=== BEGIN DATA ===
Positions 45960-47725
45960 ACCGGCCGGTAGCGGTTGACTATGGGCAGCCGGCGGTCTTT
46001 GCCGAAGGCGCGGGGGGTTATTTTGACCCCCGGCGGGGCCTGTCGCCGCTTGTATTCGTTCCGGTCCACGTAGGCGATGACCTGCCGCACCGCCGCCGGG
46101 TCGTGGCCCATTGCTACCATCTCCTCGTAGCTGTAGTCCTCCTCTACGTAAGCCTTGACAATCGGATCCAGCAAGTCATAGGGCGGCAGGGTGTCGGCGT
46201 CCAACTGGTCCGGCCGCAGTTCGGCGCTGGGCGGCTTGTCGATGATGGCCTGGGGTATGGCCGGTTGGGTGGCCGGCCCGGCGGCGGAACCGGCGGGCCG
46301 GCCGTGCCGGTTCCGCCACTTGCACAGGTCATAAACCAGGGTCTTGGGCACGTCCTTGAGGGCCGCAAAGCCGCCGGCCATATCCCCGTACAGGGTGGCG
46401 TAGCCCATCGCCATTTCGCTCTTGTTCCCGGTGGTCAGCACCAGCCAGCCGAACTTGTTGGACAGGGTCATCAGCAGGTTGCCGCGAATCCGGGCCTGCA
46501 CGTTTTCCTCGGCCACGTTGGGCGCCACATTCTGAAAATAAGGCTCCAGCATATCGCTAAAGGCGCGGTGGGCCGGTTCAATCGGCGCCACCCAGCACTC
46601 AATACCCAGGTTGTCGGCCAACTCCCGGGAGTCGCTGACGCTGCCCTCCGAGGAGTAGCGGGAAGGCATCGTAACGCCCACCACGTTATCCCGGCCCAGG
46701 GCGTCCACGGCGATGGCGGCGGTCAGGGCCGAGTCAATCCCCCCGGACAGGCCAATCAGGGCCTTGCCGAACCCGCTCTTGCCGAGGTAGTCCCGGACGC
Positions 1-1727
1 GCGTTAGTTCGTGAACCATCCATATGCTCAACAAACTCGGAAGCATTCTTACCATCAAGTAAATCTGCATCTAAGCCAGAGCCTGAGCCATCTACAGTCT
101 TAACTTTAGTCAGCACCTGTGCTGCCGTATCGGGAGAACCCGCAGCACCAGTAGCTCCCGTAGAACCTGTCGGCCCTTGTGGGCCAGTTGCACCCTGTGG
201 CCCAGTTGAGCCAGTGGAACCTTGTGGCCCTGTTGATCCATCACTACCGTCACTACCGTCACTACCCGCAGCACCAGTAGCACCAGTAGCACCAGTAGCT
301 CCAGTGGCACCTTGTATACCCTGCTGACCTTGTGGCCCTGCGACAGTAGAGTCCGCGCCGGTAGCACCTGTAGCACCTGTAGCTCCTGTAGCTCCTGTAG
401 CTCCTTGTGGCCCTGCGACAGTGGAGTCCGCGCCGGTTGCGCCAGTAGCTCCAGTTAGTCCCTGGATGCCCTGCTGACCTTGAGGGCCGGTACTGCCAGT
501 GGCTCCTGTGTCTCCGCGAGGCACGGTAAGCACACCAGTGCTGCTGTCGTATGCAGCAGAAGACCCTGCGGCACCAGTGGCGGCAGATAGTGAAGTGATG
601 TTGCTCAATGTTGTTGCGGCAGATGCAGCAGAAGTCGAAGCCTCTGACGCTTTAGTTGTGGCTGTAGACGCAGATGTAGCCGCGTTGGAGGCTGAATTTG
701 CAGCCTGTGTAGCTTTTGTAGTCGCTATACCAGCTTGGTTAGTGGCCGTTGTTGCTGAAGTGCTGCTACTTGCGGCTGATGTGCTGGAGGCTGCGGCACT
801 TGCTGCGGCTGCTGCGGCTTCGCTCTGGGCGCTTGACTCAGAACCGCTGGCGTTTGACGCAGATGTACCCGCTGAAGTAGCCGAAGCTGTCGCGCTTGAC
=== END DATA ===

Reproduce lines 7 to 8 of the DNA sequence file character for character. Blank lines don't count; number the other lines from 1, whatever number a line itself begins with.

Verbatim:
46401 TAGCCCATCGCCATTTCGCTCTTGTTCCCGGTGGTCAGCACCAGCCAGCCGAACTTGTTGGACAGGGTCATCAGCAGGTTGCCGCGAATCCGGGCCTGCA
46501 CGTTTTCCTCGGCCACGTTGGGCGCCACATTCTGAAAATAAGGCTCCAGCATATCGCTAAAGGCGCGGTGGGCCGGTTCAATCGGCGCCACCCAGCACTC